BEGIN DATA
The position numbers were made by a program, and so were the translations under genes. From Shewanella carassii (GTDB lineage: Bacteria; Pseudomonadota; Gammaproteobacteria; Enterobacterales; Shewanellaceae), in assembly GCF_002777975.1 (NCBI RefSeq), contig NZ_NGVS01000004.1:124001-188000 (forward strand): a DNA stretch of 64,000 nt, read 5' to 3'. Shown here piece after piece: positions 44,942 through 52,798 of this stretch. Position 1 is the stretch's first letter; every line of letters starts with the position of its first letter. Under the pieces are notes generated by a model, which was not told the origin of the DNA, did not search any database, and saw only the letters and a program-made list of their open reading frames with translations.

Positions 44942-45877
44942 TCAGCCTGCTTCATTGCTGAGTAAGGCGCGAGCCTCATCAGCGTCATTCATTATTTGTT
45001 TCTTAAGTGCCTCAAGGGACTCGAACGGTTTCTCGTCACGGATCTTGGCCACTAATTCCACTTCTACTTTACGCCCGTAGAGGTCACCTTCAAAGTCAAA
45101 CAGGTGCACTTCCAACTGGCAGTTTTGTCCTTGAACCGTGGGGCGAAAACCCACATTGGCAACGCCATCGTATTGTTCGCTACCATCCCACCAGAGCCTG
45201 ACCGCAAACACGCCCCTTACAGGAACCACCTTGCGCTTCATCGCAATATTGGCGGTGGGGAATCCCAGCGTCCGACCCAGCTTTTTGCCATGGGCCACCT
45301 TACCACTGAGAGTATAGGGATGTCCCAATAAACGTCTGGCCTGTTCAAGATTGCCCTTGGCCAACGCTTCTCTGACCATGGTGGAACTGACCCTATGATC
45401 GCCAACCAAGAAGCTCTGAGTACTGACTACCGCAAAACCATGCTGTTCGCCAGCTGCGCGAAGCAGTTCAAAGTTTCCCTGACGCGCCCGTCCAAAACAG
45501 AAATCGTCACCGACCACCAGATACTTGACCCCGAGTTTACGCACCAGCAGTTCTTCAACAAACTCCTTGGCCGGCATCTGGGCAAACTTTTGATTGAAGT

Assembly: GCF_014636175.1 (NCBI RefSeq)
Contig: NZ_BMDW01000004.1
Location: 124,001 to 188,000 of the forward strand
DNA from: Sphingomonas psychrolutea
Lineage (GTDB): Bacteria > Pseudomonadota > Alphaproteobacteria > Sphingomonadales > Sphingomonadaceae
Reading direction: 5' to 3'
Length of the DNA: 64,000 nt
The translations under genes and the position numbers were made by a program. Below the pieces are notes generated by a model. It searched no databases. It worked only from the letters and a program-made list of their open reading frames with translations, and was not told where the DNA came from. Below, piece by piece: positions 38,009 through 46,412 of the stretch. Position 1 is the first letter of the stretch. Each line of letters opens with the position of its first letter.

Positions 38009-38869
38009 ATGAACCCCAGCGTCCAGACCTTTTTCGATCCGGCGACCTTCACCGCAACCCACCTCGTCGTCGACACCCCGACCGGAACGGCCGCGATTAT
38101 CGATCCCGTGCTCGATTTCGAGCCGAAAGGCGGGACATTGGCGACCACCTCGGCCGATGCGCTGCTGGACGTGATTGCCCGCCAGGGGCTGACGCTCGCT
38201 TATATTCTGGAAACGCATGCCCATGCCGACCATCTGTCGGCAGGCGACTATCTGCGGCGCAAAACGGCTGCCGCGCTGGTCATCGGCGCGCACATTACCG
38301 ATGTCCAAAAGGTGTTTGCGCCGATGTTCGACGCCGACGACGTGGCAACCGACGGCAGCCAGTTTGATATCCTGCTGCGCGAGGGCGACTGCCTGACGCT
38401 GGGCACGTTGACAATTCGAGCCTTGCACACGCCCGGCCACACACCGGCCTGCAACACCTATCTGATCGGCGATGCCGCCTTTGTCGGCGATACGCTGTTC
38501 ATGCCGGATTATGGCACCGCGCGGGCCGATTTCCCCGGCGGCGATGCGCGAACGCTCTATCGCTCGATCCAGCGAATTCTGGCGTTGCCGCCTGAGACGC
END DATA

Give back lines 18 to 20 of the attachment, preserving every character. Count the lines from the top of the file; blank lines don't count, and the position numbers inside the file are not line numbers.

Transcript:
Positions 38009-38869
38009 ATGAACCCCAGCGTCCAGACCTTTTTCGATCCGGCGACCTTCACCGCAACCCACCTCGTCGTCGACACCCCGACCGGAACGGCCGCGATTAT
38101 CGATCCCGTGCTCGATTTCGAGCCGAAAGGCGGGACATTGGCGACCACCTCGGCCGATGCGCTGCTGGACGTGATTGCCCGCCAGGGGCTGACGCTCGCT